A. Fair Credit Reporting Act.
Congress enacted the FCRA in 1970 in response to concerns about corporations' increasingly sophisticated use of consumers' personal information in making credit and other decisions. Fair Credit Reporting Act of 1970, Pub. L. 91-508, § 602, 84 Stat. 1114, 1128. Specifically, Congress recognized the need to “ensure fair and accurate credit reporting, promote efficiency in the banking system, and protect consumer privacy.” Safeco Ins. Co. v. Burr, 551 U.S. 47, 52 (2007). Congress thus required the use of reasonable procedures in procuring and using a “consumer report,” defined as
any written, oral, or other communication of any information by a consumer reporting agency bearing on a consumer's credit worthiness, credit standing, credit capacity, character, general reputation, personal characteristics, or mode of living which is used or expected to be used or collected in whole or in part for the purpose of serving as a factor in establishing the consumer's eligibility for (A) credit or insurance to be used primarily for personal, family, or household purposes; (B) employment purposes; or (C) any other purpose authorized under [the statute].
15 U.S.C. § 1681a(d).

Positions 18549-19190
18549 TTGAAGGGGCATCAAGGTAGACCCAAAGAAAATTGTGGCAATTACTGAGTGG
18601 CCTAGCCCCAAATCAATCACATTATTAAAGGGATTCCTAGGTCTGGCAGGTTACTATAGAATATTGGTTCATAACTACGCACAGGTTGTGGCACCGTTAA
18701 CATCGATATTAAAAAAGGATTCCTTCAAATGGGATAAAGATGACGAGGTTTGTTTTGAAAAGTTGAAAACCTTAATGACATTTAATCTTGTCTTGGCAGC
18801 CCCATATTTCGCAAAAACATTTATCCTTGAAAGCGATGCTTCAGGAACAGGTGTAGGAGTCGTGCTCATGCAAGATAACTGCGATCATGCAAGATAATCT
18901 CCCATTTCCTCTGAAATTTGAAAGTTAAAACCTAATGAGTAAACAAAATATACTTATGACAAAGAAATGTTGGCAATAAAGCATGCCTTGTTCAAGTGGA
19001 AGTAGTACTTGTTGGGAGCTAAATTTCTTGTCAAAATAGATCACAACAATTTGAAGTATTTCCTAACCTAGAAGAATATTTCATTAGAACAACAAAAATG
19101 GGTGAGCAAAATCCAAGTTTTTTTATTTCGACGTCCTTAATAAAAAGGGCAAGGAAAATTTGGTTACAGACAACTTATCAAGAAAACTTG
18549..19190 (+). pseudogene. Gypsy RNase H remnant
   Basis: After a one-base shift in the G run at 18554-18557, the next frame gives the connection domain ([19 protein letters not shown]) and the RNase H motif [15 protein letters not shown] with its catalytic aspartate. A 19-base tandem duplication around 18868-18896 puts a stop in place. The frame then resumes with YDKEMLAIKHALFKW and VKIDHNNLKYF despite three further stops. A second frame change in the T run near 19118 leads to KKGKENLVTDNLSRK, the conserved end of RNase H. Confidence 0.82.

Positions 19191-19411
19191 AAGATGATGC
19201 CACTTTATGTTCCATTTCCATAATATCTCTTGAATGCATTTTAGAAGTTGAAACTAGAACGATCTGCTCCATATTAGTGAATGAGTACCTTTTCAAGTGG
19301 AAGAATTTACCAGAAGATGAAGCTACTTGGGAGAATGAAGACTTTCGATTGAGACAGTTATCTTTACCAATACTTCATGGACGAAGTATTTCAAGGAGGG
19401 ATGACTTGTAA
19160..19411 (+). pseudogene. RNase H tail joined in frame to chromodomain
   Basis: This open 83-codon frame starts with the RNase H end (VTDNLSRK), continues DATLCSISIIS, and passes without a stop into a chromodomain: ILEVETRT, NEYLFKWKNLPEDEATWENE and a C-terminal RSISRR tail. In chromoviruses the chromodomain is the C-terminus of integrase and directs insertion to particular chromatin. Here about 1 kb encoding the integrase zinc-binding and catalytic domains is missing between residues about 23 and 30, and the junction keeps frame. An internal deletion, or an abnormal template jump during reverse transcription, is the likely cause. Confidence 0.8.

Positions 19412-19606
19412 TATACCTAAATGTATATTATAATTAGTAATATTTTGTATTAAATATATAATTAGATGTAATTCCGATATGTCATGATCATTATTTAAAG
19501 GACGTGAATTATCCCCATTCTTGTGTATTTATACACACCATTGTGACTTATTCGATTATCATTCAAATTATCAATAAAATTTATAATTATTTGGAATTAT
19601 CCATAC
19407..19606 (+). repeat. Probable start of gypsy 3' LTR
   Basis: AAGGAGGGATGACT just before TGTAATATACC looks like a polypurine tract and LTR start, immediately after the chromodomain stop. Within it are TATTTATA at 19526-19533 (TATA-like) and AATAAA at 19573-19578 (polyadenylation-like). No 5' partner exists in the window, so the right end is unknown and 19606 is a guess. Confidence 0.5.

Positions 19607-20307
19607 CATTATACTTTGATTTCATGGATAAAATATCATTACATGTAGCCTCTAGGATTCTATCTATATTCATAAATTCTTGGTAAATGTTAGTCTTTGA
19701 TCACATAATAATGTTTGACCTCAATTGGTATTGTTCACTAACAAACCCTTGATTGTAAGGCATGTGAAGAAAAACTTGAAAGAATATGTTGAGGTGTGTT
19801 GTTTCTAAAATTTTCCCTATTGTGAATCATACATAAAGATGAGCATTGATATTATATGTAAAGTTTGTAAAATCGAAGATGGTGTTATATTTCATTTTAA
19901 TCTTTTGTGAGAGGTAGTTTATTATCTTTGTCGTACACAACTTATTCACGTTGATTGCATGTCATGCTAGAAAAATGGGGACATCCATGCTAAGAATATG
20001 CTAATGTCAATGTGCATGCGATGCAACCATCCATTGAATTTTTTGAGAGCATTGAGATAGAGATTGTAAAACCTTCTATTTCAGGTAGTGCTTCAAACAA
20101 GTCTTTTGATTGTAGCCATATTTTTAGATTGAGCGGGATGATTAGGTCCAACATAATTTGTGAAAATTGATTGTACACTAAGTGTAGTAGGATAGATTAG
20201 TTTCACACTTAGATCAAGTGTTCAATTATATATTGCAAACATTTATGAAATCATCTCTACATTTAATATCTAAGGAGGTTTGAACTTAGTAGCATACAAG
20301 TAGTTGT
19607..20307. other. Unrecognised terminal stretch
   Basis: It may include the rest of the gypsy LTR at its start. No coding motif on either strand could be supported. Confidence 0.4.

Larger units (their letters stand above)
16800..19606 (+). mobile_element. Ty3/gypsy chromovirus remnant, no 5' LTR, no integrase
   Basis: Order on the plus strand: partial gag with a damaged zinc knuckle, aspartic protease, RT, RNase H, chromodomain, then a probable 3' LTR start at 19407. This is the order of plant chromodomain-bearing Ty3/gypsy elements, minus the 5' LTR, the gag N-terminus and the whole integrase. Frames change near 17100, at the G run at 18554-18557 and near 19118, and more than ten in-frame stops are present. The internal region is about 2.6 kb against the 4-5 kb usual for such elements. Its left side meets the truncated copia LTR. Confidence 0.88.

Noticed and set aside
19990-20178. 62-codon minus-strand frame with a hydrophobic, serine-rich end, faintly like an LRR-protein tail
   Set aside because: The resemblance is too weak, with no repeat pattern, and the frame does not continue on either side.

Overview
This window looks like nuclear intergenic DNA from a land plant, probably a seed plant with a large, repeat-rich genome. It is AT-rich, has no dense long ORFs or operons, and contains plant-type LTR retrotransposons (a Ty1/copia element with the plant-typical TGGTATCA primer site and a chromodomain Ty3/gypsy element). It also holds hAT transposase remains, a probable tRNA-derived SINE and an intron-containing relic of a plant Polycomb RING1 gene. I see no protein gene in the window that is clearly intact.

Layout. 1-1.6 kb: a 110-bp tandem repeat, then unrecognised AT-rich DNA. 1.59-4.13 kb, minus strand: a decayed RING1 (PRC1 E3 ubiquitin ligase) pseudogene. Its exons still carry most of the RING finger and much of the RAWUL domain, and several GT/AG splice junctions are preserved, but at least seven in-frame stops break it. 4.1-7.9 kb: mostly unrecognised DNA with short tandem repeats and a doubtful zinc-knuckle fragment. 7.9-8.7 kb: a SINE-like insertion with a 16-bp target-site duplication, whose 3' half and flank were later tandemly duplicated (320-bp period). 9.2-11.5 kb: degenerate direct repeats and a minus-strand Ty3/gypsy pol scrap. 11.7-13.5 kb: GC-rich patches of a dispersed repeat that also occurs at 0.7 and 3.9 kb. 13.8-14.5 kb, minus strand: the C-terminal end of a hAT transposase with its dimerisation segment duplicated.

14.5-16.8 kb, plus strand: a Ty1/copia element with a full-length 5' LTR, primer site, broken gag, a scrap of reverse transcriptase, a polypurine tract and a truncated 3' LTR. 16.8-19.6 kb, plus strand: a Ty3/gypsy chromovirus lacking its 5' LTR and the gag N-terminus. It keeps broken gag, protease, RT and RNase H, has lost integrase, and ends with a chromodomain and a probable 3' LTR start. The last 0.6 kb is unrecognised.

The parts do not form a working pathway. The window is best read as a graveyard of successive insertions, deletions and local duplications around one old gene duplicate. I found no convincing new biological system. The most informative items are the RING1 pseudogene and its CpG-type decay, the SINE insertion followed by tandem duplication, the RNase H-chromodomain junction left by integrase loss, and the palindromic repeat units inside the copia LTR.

Congress amended the FCRA in 1996. Consumer Credit Reporting Reform Act of 1996, Pub. L. 104-208, § 2403, 110 Stat. 3009-426, 3009-431. It recognized “the significant amount of inaccurate information that was being reported by consumer reporting agencies and the difficulties that consumers faced getting such errors corrected.” S. Rep. No. 108-166 at 5–6 (2003) (describing 1996 amendments). Congress was specifically concerned that prospective employers were obtaining and using consumer reports in a manner that violated job applicants' privacy rights. S. Rep. No. 104-185 at 35 (1995). The disclosure and authorization provision codified at 15 U.S.C. § 1681b(b)(2)(A) was intended to address this concern by requiring the prospective employer to disclose that it may obtain the applicant's consumer report for employment purposes and providing the means by which the prospective employee might prevent the prospective employer from doing so—withholding of authorization. S. Rep. No. 104-185 at 35. This provision furthers Congress's overarching purposes of ensuring accurate credit reporting, promoting efficient error correction, and protecting privacy. See Safeco, 551 U.S. at 52. Indeed, in addition to securing job applicants' privacy rights by enabling them to withhold authorization to obtain their consumer reports, the provision promotes error correction by providing applicants with an opportunity to warn a prospective employer of errors in the report before the employer decides against hiring the applicant on the basis of information contained in the report.2